• opinion a great tool in your fat tool box, in your energy tool box. The problem is you cant overuse it. I personally do an 8 to 12 oz cup of coffee in the morning and occasionally in the afternoon if I have a very busy day or very hectic day I will do an energy drink thats the equivalent of about one quarter cup of caffeine and its a green tea based energy drink. I use one called Delta-E. It happens to be the same one that Dr. Arlene Taylor also uses. Shes the lady that I interviewed today. But thats one that I use. Caffeine is something thats beneficial. If you build up a tolerance to it, its not that beneficial and you could actually do a little bit of damage to your liver and your kidney if youre one of those people thats consuming three 30 oz cups of coffee during the day. But a little bit of coffee to give you a jumpstart is great. It has whats called a glycogen sparing effect, meaning that it helps you to burn less carbohydrate, a little more fat. It helps with your focus, it helps with your energy levels. It helps stimulate your central nervous system which is a good thing in a lot of cases, especially for those of us who need a little jumpstart to our day. So absolutely I do condone the use of coffee on a limited basis. As an athlete I do abstain from coffee for at least 7 days prior to competition and then I take it on the morning of the competition. So you can use it as whats called an ergogenic aid as well. For more information specifically on what my opinion is on the FRS energy products that Im not super convinced Lance actually uses write into me if youve seen him drink it. All Ive seen is him endorsing it but I didnt see him suck one of those down before the individual or team trials in the Tour de France this week yet. So, listen in to my previous podcast about that Andrew. Great question. Amy asks: Id like to see if you can clarify some information Ive been hearing. Set me straight in other words. Ive heard if your blood sugar is between 70 and 90 before you exercise, you will burn more fat. That is apparently the optimal level for burning the most fat. Can you confirm whether what Im hearing is true or false? Also Im told that you are supposed to drink your blood sugar level 20 minutes before exercise. Ben answers: Amy, I dont know if youre diabetic and thats why someone was talking to you about this, but for those of us who are not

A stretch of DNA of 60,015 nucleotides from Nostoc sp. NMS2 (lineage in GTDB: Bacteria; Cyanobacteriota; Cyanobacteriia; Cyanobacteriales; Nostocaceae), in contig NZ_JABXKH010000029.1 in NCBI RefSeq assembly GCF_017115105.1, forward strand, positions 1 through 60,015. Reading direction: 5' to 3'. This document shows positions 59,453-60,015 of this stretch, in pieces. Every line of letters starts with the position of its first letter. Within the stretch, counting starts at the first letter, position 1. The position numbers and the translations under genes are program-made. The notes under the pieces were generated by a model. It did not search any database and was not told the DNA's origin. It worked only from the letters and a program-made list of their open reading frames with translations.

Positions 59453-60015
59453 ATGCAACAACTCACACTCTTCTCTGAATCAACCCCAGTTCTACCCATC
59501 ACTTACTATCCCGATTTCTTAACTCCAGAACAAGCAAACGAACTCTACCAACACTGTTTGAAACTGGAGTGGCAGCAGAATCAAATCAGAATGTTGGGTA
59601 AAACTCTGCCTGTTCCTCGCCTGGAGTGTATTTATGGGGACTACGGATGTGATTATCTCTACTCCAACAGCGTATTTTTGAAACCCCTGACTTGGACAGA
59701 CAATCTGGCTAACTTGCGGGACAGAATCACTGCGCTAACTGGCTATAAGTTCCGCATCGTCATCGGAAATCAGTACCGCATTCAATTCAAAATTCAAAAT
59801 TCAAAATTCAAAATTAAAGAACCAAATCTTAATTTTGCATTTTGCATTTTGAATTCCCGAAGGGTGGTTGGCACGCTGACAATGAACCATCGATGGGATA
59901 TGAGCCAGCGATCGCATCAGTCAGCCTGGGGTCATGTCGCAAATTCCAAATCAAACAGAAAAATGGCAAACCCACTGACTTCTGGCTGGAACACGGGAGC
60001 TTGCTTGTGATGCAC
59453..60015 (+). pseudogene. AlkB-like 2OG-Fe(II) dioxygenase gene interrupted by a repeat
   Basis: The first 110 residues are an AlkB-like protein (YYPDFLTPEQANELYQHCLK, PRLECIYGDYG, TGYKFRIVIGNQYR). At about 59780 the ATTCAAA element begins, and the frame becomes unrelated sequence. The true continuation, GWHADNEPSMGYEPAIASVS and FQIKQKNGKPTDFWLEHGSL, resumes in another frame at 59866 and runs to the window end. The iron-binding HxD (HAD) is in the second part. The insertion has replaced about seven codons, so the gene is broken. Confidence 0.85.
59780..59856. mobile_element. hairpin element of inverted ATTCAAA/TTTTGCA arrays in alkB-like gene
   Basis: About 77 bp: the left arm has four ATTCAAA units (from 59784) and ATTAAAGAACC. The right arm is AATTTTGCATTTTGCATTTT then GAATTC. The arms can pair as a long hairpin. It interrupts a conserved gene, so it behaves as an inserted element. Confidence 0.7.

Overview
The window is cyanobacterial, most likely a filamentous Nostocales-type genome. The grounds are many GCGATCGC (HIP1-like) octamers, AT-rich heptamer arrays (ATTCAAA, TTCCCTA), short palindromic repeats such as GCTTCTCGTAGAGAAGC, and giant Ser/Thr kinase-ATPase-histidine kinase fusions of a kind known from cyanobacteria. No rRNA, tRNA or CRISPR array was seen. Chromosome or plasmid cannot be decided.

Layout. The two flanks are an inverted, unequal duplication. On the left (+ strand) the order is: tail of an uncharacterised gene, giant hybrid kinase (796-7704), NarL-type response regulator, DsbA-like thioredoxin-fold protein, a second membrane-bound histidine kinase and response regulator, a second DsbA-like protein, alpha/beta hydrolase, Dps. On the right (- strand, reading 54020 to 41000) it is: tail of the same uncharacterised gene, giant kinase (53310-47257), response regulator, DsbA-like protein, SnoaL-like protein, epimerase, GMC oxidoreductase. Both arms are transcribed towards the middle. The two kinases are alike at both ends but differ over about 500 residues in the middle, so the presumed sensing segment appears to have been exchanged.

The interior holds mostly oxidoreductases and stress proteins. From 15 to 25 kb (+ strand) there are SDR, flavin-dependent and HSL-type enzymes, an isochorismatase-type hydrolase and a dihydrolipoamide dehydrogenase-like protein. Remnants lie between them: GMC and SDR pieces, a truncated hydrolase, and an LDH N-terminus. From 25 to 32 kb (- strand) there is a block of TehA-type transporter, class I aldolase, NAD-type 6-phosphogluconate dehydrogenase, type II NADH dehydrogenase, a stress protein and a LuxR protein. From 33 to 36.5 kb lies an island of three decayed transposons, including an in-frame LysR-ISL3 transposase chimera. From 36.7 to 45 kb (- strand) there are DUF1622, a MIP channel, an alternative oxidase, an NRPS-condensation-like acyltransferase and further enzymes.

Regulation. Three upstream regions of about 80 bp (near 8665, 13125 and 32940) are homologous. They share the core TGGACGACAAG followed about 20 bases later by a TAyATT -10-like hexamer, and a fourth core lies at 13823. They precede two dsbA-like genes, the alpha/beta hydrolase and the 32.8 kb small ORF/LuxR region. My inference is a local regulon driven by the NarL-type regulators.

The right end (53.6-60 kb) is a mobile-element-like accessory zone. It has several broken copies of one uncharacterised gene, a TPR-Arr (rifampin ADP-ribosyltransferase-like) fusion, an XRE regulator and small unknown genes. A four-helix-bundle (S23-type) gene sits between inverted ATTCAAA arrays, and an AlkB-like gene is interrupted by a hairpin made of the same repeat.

• diabetic, checking our blood sugar levels, monitoring our blood sugar levels before and during exercise is really not necessary. Granted you could get it to an ideal level, but in most cases our body, if it is insulin sensitive and if it does operate directly which it does not if you have diabetes type 1 or type 2 then your blood sugar levels as long as youre eating a healthy diet are going to be right where they need to be. However, I want to answer your question a little more specifically. You say that youve heard that blood sugar levels are supposed to be 70 and 90 before you exercise if you want to burn more fat. Well yeah, 70 and 90 its called milligrams per deciliter in terms of your actual concentration, but 70 to 90 is low. Ok? You are going to tap into your bodys fat reserves because you dont really have much carbohydrate cir